The owners of a Borders planning firm are appealing to councillors to overturn a rejection of their proposals for a new home.
Tim and Toni-Jane Ferguson, owners of Galashiels-based Ferguson Planning, submitted plans in September for a large house and stand-alone stables on land to the north-east of River Cottage at Linthill, near Lilliesleaf, but they were given the thumbs-down by Scottish Borders Council planners.
Council officers said that the development is contrary to the local authority’s rules on new housing in the countryside and that the applicants had failed to demonstrate any agricultural need for a new dwelling to be sited there.
The Fergusons have appealed against that decision, and councillors sitting on the authority’s local review body are due to reconsider their proposals on Monday, January 21.
In a report to the committee, planning officer Stuart Herkes recommends that councillors refuse the appeal, saying: “Linthill is a group of buildings based at and around the walled garden and existing converted estate buildings.
“The proposed site has no direct or immediate relationship or connection to these structures.
“Contrary to the existing sense of a relatively compact group of structures being encountered sequentially at and around the perimeter of the walled garden and within the stables buildings, the development of the site would promote a ribbon character of development.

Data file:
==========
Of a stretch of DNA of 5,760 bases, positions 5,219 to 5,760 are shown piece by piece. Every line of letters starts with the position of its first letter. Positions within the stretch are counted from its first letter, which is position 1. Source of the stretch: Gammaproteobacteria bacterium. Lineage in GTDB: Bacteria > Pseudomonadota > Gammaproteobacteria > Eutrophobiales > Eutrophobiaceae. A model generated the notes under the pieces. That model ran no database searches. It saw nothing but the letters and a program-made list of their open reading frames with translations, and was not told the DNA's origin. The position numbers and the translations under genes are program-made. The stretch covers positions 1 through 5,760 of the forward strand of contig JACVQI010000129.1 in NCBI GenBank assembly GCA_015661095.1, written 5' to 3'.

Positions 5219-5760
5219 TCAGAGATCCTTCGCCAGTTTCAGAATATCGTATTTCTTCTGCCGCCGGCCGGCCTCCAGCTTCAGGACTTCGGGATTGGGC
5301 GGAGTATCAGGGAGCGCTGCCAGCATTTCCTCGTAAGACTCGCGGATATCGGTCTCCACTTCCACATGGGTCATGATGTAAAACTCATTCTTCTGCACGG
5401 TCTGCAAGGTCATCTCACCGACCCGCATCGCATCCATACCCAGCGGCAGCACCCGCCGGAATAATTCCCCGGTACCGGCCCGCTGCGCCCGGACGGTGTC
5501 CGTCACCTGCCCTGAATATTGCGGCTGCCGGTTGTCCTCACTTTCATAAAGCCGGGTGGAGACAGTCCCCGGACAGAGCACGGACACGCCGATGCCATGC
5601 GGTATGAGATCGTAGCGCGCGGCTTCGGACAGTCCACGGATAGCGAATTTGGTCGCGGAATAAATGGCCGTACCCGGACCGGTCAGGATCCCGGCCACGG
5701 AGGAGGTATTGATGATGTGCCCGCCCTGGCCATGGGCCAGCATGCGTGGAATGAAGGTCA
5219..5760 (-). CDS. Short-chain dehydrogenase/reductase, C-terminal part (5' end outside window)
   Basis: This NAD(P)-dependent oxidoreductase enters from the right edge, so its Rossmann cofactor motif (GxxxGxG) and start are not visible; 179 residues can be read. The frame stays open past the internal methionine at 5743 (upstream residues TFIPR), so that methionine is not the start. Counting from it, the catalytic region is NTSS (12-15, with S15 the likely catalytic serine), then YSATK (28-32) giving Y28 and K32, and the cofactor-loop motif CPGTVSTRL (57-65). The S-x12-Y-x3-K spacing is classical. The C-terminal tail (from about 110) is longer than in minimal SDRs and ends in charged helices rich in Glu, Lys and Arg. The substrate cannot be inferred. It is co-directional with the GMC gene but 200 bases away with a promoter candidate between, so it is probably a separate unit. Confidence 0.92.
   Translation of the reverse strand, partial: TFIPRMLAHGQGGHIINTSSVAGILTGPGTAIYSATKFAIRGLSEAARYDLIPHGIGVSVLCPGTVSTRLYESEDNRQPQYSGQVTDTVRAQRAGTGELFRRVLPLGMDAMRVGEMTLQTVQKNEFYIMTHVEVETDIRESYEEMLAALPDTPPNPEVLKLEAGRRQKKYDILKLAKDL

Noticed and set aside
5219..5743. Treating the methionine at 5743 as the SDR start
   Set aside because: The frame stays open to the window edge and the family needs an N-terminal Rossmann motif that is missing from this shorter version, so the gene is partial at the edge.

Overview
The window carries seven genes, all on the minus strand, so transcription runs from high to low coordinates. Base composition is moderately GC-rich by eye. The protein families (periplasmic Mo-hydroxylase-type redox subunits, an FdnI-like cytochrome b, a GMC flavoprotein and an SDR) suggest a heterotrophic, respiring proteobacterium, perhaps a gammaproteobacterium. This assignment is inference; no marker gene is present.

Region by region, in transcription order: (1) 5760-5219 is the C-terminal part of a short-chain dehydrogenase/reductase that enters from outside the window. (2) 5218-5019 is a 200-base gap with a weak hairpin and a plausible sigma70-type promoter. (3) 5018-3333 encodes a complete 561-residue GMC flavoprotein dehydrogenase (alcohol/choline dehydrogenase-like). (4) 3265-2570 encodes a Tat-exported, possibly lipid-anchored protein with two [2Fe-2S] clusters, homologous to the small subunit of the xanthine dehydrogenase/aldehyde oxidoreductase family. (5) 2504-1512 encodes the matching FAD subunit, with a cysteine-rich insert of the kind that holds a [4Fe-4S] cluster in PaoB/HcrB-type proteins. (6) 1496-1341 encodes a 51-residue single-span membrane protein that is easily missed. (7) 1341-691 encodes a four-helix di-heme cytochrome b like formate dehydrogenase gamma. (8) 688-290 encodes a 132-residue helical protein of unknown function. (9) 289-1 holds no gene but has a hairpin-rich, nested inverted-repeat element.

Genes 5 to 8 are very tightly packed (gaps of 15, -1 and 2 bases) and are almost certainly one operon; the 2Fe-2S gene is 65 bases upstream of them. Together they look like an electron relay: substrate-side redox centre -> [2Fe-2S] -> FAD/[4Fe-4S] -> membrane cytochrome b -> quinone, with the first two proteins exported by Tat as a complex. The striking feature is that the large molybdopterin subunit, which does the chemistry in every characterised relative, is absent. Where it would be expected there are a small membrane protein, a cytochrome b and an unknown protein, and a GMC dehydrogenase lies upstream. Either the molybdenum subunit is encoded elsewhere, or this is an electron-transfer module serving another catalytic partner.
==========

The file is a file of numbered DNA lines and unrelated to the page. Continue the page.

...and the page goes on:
“The site has no existing, logical or natural eastern limit, such that the development of this land would be liable to promote a greater expansion eastwards into the remainder of the field.
“To take it to its logical conclusion, this spread would result in an eastern annexe that may be larger than the original building group.”
In response, the Fergusons, of Bowden, near Newtown, have submitted an appeal statement to the local review body, and it reads: “The planning authority has recognised the presence of the building group and its capacity to expansion by a further dwelling.
“The appeal site is well related to the building group in terms of distance from it relative to the existing distances between the group’s elements.
“There is no meaningful natural or man-made boundary between the appeal site and the building group.
“The council’s roads officer and landscape officer raised no objections.
“The landscape officer will require a detailed landscaping plan at reserved matters stage, and this is acceptable to the appellant.
“The proposal does not result in any loss of woodland and has no impact on tree root protection areas. It will have no significant impact on local habitats.
“The proposal complies with adopted policy and guidance and respects and reflects the character of the existing building group.
“There are no other suitable sites at Linthill.
“Given the acceptance that this building group has the capacity for a further dwelling together with the grounds of appeal outlined in this statement, the local review body is respectfully requested to allow the appeal.”
The Fergusons also highlight that the immediate neighbour of the proposed property, Gordon Malcolm, has no objections to their plans.